Actual democratic societies often bear little resemblance to the visions of what a democracy should look like that are offered by political philosophers and civics textbooks. This incongruity prompts two questions that drive much of my research:
First, to what extent must we adjust visions of what democracy should look like to account for how democracies actually work (or fail to work)?
Second, how can we better approximate our visions of what democracy should look like given the limits of human reason and motivation, and the realities of political life?
I am currently working on a new project on political polarization, and on an ongoing project on regulatory governance.
March 12-14, 2020: "What is Political Polarization and When Is it Wrong" PPE Society Conference, New Orleans, LA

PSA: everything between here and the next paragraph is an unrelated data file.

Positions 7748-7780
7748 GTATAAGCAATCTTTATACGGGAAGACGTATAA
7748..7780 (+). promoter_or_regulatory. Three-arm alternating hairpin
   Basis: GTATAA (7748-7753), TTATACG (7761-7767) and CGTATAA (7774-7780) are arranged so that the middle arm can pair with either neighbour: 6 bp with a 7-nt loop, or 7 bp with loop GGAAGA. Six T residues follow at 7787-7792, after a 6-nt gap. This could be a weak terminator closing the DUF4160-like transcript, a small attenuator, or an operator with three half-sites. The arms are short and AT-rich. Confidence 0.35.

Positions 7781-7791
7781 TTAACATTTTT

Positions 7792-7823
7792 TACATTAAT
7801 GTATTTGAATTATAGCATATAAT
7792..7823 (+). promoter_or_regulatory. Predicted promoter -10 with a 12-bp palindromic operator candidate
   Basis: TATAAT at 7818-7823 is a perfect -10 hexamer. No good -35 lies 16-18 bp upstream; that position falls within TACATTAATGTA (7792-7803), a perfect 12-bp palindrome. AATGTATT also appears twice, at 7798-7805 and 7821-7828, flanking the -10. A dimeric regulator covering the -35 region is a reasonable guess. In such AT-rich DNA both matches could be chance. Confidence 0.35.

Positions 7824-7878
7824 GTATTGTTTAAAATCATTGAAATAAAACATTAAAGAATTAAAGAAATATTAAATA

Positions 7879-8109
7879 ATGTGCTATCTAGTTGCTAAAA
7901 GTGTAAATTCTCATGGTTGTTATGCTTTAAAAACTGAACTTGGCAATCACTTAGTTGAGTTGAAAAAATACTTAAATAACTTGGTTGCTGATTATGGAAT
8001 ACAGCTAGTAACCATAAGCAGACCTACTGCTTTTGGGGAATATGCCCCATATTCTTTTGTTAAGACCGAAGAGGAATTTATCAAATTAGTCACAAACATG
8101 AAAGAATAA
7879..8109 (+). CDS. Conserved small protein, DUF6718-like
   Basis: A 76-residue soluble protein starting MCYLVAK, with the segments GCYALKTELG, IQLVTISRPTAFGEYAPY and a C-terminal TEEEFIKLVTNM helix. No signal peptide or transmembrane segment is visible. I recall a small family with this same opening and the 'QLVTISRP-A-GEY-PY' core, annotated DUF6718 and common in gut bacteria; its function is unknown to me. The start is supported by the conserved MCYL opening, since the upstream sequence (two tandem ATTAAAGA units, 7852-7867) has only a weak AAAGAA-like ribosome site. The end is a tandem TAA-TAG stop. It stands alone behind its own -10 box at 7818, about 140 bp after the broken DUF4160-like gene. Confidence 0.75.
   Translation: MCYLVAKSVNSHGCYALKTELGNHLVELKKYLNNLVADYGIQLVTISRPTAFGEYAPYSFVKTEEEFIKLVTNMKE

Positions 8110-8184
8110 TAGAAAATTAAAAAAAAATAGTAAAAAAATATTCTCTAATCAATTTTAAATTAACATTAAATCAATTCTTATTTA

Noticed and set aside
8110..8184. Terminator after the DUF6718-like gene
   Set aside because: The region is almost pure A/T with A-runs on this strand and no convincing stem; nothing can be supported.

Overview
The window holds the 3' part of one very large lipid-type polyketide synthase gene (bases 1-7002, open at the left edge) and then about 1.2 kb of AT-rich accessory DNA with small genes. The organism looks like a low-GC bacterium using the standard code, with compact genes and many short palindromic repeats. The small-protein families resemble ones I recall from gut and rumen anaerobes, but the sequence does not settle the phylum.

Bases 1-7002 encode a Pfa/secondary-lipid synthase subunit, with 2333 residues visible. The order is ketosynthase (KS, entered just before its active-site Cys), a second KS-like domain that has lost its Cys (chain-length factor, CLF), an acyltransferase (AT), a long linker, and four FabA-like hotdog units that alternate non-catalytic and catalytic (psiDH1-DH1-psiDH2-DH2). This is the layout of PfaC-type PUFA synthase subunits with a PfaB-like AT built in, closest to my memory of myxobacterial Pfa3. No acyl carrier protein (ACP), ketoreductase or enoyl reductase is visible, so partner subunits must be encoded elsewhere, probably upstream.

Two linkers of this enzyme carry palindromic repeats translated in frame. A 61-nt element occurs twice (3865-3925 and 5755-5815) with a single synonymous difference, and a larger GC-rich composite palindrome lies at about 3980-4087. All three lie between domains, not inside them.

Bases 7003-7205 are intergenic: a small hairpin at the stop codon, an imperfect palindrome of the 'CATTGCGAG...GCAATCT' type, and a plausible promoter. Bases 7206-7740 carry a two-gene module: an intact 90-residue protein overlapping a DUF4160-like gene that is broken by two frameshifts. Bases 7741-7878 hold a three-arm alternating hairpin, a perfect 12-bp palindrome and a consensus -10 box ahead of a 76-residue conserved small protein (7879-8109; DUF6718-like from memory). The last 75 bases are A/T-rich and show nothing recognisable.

"Political irrationality, Utopianism, and Democratic Theory." (forthcoming) Philosophy, Politics & Economics.
"The Fact of Unreasonable Pluralism." (forthcoming) Journal of the American Philosophical Association.
"The need for feasible compromises on conscientious objection: response to Card." (2019) (co-authored with Walter Sinnott-Armstrong) Journal of Medical Ethics. Published Online First: 14 March 2019.
"Democratic Theory for a Market Democracy: The Problem of Merriment and Diversion When Regulators and Regulated Meet." (2018) (co-authored with Wayne Norman) Journal of Social Philosophy, special issue on "Market Governance," 49(4): 536-563.
"Democracy Isn't That Smart (But We Can Make it Smarter): On Landemore's Democratic Reason." (2017) Episteme 14(2): 161-175.
"How to Allow Conscientious Objections in Medicine While Protecting Patient Rights." (2017) (co-authored with Walter Sinnott-Armstrong) Cambridge Quarterly of Medical Ethics 26(1): 121-131.